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Frequently Asked Questions about Birds.......

Just like learning to walk, learning to fly takes times and experience.  Many people see a small bird on the ground wth anxius parents fluttering around, and assume the worst.  Before stepping to 'save' the fledgling, ascertain if the baby is big enough to start flying.  Are the parent birds in attendence, are they feeding it, is it injured in any way?  Birds are best raised by their kind, so putting a fledgling back in a nest or in a made up nest in the tree is often the best form of saving them. 

Hare and Turkey - L. Christensen

'Talking Turkey' will take you to some information about living with Brush Turkeys in your garden. 

Dusky Moorhen - R. & J. Le-Bherz

Tawny Frogmouth Family  - R. & J. Le-Bherz

What should I do when I find a bird?



If you are taking a bird into care prior to finding a vet or a carer, please do not feed it or give it water unless you are positive of its identification and its problem. Giving an animal food or water can make the health situation worse. You may feed a juvenile the wrong thing.


Q. There is a small bird sitting on the ground, with other birds flying around it, and it can’t fly far.


Should I leave it there or pick it up?


A. Learning to fly is a tricky business, and fledglings need time to work out how to do it. Most fledglings do not fly on their first attempt. They start with short flights, usually downwards! Check if the other birds flying around are the parent birds. If the baby is being fed, leave well alone. The parents will guard the baby until it is able to follow them to a higher branch. If there is no other bird around, and they are in danger


from cats, dogs or cars, pick the little one up and call a carer.


Q. The crows are flying around and attacking another bird. Should I take it into care?


A. Sometimes crows are not attacking, but actually feeding. Before you interfere by taking the bird, check if the crows are actually attacking or feeding it!! Cuckoos often lay their eggs in crow’s nests, so that the crows do all the hard work of raising their young, before they come back and collect them. Cuckoos lay their eggs in many different bird nests, including peewees, and there has even been a case when a Chanel Bill Cuckoo laid eggs in a Willy Wagtail nest! Heck of a job for the Wagtails to feed such a huge baby!


Q. We had a windy day yesterday and now there is a baby bird on the ground. The parent birds are here, but I am worried for the baby with predators around. What can I do?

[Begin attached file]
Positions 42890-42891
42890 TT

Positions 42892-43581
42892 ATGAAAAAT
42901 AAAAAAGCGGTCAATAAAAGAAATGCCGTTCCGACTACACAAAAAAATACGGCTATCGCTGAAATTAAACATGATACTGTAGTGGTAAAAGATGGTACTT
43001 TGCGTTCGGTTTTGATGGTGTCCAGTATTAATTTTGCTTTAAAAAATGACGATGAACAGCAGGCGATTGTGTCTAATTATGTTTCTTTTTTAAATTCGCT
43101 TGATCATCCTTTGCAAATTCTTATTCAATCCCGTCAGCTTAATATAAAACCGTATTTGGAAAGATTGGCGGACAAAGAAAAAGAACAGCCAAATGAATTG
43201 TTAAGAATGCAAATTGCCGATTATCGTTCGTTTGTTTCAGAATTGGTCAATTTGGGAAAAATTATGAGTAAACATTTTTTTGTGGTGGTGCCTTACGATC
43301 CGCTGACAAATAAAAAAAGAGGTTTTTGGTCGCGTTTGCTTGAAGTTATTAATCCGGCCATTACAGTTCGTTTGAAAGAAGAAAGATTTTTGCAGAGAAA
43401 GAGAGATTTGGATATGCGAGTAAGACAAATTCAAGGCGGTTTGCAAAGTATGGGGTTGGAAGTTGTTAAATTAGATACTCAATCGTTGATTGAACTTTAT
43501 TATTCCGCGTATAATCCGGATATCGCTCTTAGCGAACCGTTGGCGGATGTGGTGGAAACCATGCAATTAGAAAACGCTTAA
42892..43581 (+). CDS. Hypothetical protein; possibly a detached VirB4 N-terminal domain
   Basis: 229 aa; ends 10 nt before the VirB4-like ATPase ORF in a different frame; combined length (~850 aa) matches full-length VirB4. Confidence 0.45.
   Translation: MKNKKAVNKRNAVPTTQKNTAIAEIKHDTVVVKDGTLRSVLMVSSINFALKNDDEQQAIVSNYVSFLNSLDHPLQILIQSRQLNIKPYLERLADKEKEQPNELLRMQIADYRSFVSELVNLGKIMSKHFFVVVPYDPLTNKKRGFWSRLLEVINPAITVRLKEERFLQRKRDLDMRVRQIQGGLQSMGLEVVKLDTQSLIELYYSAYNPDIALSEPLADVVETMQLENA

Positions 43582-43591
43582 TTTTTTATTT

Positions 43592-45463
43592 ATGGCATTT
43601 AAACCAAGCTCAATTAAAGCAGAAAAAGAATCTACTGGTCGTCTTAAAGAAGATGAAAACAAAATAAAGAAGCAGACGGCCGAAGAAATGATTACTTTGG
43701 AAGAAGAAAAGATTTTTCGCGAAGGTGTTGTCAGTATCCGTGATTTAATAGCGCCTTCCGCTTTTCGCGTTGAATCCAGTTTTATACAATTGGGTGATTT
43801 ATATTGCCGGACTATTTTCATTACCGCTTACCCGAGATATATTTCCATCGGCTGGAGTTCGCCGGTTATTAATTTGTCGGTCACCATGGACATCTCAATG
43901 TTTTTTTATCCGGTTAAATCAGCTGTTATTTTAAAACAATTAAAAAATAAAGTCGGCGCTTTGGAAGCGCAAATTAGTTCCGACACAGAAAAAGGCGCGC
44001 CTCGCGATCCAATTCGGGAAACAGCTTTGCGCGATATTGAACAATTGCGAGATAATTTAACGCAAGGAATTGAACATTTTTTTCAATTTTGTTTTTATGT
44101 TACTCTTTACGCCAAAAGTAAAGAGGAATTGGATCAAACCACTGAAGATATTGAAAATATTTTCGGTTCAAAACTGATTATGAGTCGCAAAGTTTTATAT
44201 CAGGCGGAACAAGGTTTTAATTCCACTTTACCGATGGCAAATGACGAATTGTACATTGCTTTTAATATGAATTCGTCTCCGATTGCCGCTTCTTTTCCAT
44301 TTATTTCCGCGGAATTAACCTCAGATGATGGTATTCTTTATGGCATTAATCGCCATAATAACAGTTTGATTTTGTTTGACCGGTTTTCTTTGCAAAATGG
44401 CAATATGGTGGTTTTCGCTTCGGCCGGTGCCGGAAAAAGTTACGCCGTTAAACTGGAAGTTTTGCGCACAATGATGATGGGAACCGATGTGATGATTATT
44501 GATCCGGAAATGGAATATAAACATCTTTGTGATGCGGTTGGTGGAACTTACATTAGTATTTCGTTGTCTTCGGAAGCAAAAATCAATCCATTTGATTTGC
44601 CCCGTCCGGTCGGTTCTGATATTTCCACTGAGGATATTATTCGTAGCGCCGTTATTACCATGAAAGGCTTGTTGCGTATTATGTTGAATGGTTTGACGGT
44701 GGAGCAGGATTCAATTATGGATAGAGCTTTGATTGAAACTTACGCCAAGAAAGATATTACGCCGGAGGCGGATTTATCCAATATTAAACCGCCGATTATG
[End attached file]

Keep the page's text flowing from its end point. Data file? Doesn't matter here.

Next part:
A. Is the baby big enough to fly? If so, pop it on a low branch and the parents will do the rest. If not, try to place it in a container or box in the tree where the nest was. Put holes in the bottom of plastic containers, and try to handle the baby as little as possible. A hanging basket makes an ideal temporary nest. 


Q. There is an injured bird flying or hopping around in my yard – I can’t catch it. Will someone come out and get it?


A. We cannot send carers out on calls if the bird is not a definite catch. If you can, put a box or a washing basket over the top of the bird to confine it. If you are able to catch it and it seems quite badly injured i.e. broken leg or wing, please take the bird to your local vet. The vet will ascertain if the bird needs a carer or euthanizing. Sometimes the second solution is the only sensible one to put the bird out of pain. Vets do not usually charge members of the public for doing this humane service.  The RSPCA have a wildlife hospital of their own in Wacol, and there of course the Wildlife Hospital at Australia Zoo for further help.


Q. I have a little brown bird that looks like a little butter ball in my yard. There aren’t any parents!!


A. What you most probably have is a brush turkey baby. These little guys are self-feeders right from when they come out the nest. The parent birds do not look after them, which is probably why their survival rate is around 1 in 200. Check that no predators can get the little one, then leave him be. He will gain confidence and move on. Turkeys can fly within one hour of hatching. Turkeys are almost as good at predicting storms as arthritis is! Turkey chicks are often mistaken for quails.


Q. I have a brush turkey mound in my yard and the male bird is scratching up all my nicely laid mulch!


Help! What can I do?


A. Enjoy having your own personal brush turkey! People have encroached so far into the habitat of our native wildlife, but they resent it when some of our natives try to take a little bit back!!


You can make your garden less attractive to turkeys by:


• Spreading 5 cm of river gravel over the top of mulch


• Compost heaps attract turkeys – place them away from gardens when possible


• Altering the state of the garden (rainforest gardens have a 80-95% chance of attracting turkeys)


• Destroying the mound has no effect whatsoever. The turkeys will rebuild them over, and over, and over, and over again (they have more time on their hands than we do!)


Apart from being against the law, it will do no good to remove a turkey who has moved in. Once a bird is taken from an area that is obviously suitable habitat for building, a second will move right in to the territory.


So, make some adjustments, and make friends with your new tenant! They are interesting birds to watch.


Q. I have an owl lying in the garden. What should I do with it?


A. If you have an ‘owl’, check if it is a Tawny Frogmouth. Tawnies are not owls. They also have a tendency to lie down. The bird may just be resting. If it is injured then you will need a vet or a carer. If the injury appears severe, call the vet first.


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